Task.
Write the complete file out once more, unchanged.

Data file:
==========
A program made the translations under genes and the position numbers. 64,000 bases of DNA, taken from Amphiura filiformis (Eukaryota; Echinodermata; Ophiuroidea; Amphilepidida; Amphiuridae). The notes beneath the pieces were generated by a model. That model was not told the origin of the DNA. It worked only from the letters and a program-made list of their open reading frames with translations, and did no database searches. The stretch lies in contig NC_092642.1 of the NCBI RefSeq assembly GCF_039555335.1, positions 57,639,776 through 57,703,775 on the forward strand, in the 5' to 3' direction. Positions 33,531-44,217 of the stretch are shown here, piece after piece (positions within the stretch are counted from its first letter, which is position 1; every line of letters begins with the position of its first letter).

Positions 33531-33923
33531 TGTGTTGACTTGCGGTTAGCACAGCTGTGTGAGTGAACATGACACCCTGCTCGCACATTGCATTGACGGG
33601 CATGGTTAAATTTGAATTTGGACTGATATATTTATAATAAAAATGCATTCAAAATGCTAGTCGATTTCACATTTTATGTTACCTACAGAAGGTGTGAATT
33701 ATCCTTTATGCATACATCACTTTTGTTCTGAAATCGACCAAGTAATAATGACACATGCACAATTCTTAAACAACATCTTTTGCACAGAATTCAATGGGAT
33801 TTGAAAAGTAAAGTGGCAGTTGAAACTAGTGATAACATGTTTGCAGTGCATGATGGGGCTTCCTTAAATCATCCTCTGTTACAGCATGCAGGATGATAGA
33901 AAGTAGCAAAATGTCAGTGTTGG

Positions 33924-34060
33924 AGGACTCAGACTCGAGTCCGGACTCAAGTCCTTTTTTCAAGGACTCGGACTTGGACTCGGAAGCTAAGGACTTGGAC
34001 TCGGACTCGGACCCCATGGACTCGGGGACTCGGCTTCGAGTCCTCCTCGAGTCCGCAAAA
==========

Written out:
A program made the translations under genes and the position numbers. 64,000 bases of DNA, taken from Amphiura filiformis (Eukaryota; Echinodermata; Ophiuroidea; Amphilepidida; Amphiuridae). The notes beneath the pieces were generated by a model. That model was not told the origin of the DNA. It worked only from the letters and a program-made list of their open reading frames with translations, and did no database searches. The stretch lies in contig NC_092642.1 of the NCBI RefSeq assembly GCF_039555335.1, positions 57,639,776 through 57,703,775 on the forward strand, in the 5' to 3' direction. Positions 33,531-44,217 of the stretch are shown here, piece after piece (positions within the stretch are counted from its first letter, which is position 1; every line of letters begins with the position of its first letter).

Positions 33531-33923
33531 TGTGTTGACTTGCGGTTAGCACAGCTGTGTGAGTGAACATGACACCCTGCTCGCACATTGCATTGACGGG
33601 CATGGTTAAATTTGAATTTGGACTGATATATTTATAATAAAAATGCATTCAAAATGCTAGTCGATTTCACATTTTATGTTACCTACAGAAGGTGTGAATT
33701 ATCCTTTATGCATACATCACTTTTGTTCTGAAATCGACCAAGTAATAATGACACATGCACAATTCTTAAACAACATCTTTTGCACAGAATTCAATGGGAT
33801 TTGAAAAGTAAAGTGGCAGTTGAAACTAGTGATAACATGTTTGCAGTGCATGATGGGGCTTCCTTAAATCATCCTCTGTTACAGCATGCAGGATGATAGA
33901 AAGTAGCAAAATGTCAGTGTTGG

Positions 33924-34060
33924 AGGACTCAGACTCGAGTCCGGACTCAAGTCCTTTTTTCAAGGACTCGGACTTGGACTCGGAAGCTAAGGACTTGGAC
34001 TCGGACTCGGACCCCATGGACTCGGGGACTCGGCTTCGAGTCCTCCTCGAGTCCGCAAAA